_the cutter .outwardly intov eiïective, or. slotting,
position, as Will be readily understood.
In ordento faciliate’the lowering of the out:
ting tool intoa casin'gg,thejcutter‘rnustV be Withr;`
dravvn‘inton thema-in Ybody; this~is ' accomplished"
by means ofthe »dog I2, pivotally mounted at its>
upper end on a pin 28 secured in the main body,
said dog having an angularly disposed catch-lug
29 adapted to engage the lower end of the cutter.
At the rear of the cutter there is secured by
screws or pins 30 the ñat, resilient, foil 3|, the
free end of which is suitably curved upwardly and
which, when the dog engages the cutter, extends
somewhat beyond the outer periphery of the Afront
ward pull is exerted on >the upper string of cas
From the above description, the mode of ap- ì
plication and operation of this device will be
readily understood and may be briefly described 5
to be as followsz-As is well known, an oil-well Y
consists of a series of casings 5I! driven into the
ground and secured together by means of threaded
pipe couplings 5I. The length of kthe threads
in the latter isv such as to leave a clearance 5,2,
10 side of the cutting tool, so that, whenvthe latter . ’ varyingrfrom one-'half inchy to over .an inch, be- .
is lowered 'into' a casing,l the ‘foil v'will assist in tween two juxtaposed casing-ends. ’
holding the cutter in its withdrawn position. On
When the casing of an abandoned well is to be
the other hand, when the cutting tool is pulled. -salvaged, the depth of the-recoverable casing is
upward in the casing, the friction between the first-measured by locking the cutter I0 into in
15 latter and said foil will cause the disengagement’ operative position, by means of the above men
of the dog from the cutter, and the latter will tioned cotter-pin inserted in the hole 32, and low
assume the operative positionshown in Figs. 2, 5 ~ ering the tool into the oil-well as far down as
t and 8.
possible, that is, until the tool strikes an im
The diameter of the body of the cutting tool is passable body of sediment-which may have ac~
20 made such as to suit the bore of the smallest cas
ing generally used in oil-fields. If larger casings
are to be cut, an insert-strip I4 of suitable depth
may be readily substituted in the longitudinal
groove I3, by simply extracting the pins or screws
25 I5, removing the small insert-strip and inserting
instead a larger one which is, properly secured in
place by replacing the holding means I5.
In theY front of the cutter, there is Ydrilled
through the main body I a hole 32 for the inser
30 tion therein of a Cotter-pin (not shown) , or the
` like, whereby thecutter may be held positively
within the body without the assistance of the
dog I2, which is also held within the main body
by gravity. This pin is used yat the time when
35 the depth of the oil-well is to be measured to as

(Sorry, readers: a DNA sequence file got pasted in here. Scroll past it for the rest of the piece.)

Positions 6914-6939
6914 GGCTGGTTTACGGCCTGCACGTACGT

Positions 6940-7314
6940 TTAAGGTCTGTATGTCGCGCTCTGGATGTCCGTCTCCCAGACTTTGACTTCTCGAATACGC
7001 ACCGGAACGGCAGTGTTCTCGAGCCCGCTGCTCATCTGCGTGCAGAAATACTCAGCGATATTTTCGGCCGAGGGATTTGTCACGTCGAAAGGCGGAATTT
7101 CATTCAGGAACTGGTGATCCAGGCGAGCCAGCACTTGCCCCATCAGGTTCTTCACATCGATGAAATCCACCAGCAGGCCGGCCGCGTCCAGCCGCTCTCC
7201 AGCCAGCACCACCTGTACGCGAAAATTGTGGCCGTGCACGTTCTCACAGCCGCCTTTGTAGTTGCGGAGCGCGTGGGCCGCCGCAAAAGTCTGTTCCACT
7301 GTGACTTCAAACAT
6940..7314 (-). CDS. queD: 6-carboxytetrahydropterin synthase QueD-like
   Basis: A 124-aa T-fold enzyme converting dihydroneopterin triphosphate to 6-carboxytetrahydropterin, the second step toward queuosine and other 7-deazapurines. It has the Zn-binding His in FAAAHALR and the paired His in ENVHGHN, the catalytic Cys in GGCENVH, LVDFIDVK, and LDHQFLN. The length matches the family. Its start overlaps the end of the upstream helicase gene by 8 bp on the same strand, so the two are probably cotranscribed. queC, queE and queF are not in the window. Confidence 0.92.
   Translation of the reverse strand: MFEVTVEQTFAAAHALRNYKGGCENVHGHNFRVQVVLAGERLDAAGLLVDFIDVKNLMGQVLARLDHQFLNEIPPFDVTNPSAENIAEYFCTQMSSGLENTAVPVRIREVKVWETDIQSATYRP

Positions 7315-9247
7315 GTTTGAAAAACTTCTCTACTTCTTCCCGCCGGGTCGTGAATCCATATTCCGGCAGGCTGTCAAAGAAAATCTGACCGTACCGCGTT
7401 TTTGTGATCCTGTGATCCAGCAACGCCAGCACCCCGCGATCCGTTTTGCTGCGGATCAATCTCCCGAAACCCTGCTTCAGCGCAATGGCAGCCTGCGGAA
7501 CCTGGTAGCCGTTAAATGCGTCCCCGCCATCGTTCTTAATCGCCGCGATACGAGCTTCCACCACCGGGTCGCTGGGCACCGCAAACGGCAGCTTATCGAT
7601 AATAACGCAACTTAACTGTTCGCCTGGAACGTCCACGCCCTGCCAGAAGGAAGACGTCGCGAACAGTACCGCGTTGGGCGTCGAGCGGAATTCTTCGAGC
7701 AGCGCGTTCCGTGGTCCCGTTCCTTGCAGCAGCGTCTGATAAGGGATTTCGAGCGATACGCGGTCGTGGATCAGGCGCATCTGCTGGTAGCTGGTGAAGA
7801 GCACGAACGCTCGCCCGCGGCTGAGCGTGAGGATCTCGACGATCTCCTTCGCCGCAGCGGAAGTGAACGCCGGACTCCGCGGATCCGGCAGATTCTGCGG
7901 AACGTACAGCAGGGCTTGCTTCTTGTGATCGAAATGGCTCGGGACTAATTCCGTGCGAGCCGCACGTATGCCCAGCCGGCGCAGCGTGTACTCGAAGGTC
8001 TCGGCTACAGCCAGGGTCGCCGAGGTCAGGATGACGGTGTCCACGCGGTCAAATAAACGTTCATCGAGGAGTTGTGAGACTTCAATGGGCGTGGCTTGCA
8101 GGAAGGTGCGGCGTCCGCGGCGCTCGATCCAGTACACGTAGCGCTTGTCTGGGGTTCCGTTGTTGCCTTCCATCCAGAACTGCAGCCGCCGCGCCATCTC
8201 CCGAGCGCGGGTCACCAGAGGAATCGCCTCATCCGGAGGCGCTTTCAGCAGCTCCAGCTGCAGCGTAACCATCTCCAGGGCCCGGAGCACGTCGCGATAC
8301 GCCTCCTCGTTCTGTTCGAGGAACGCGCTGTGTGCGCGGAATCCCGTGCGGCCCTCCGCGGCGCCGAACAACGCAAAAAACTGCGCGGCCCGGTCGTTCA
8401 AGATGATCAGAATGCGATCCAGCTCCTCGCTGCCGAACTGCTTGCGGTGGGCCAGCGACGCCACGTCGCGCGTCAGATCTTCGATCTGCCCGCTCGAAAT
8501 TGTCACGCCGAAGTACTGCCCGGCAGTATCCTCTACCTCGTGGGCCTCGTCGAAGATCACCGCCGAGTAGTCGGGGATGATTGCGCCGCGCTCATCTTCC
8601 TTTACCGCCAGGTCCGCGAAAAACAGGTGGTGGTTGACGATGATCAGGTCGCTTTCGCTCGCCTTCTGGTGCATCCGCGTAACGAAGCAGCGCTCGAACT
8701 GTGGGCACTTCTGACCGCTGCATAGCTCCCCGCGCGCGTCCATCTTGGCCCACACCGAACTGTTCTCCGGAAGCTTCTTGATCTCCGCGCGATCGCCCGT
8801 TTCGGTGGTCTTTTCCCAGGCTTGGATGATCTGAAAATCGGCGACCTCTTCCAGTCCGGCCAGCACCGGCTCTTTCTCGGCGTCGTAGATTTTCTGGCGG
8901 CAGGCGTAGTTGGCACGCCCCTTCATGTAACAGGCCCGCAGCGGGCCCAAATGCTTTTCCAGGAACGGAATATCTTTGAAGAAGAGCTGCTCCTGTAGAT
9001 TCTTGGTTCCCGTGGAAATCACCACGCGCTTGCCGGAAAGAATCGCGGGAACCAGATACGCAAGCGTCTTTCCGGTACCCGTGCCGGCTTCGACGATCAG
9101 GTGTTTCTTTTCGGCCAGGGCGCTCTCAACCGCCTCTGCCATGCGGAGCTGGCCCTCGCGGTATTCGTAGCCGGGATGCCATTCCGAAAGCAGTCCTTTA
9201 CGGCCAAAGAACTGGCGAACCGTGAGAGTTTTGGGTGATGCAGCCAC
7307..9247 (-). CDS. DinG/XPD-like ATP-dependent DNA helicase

certain the amount of casing which may be sal
vaged. If desired, a string or cord (not shown)
may be attached to said cutter-pin, or to any other
desired part of the cutting tool, and the length
of said cord measured to determine the free
depth of the well.
The various accessorial parts used in connecfv
tion with the cutting tool are shown in Fig. 8.
To the threaded portion 2 of the cutting-tool is
secured by means of the pipe coupling 33 the so
called “weight-pipe” 34, measuring about twelve
feet and provided at its upper end with a cen
tering device intended to guide the tool in the
casing. As shown, this centering device com
prises a collar 35 screwed on the weight-pipe and
cumulated in the casing, or a so-called “packer”
whichhad been purposely forced into ythe lower
most casing-length at the time the exploitation
of the well was stopped, to prevent the entrance of
mud, sand, etc.
N) Cn
If the recoverable casing isrof sufficient value to
justify further labor, the cutting tool is again
lowered into the well, the cotter-pinhaving first
been removed and the cutter I0 held in inopera
tive position by means of thedog I2. When the 30
tool reaches the lowermost position, which factV
may be easily ascertained by the nature of the
sound produced by the impact of the tool, the
latter is slowly raised, whereby the dog I2 will
disengage the cutter Ill, and the latter, due to the 35
spring I I, will then snap into the clearance space
52 between the next following juxtaposed cas
ing-ends. This condition will be shown by the
failure of the tool to drop when the tension in
the'cable-line 49 isreleasedV and by the metallic
sound produced by the impact, showing that the
edge ofthe cutter I0 is resting directly on the
upper end of the lowermost casing-length 5D.
At this stage, an upward pull Von the line of cas
ings is exerted by meansV of a pulling machine, or
a tractor with rope-blocks, and the sinker-rod
and jar are now alternately raised and dropped
by means of an engine and reel for the cable 49
mounted on a small truck. The impact due to
the weight of the sinker and jar on the jar-guide 55)
will be transmitted to the cutter I0, and the lat
ter will speedily cut through the casing a longi
tudinal slot 53 (Figs. 5 and 6), which will cause
the collapse of the slottedcasingend, owing to
the strong upward pull exerted on theV upper
string of casings. TheV latter will jerk up away
from the lowermost casing-length and may beV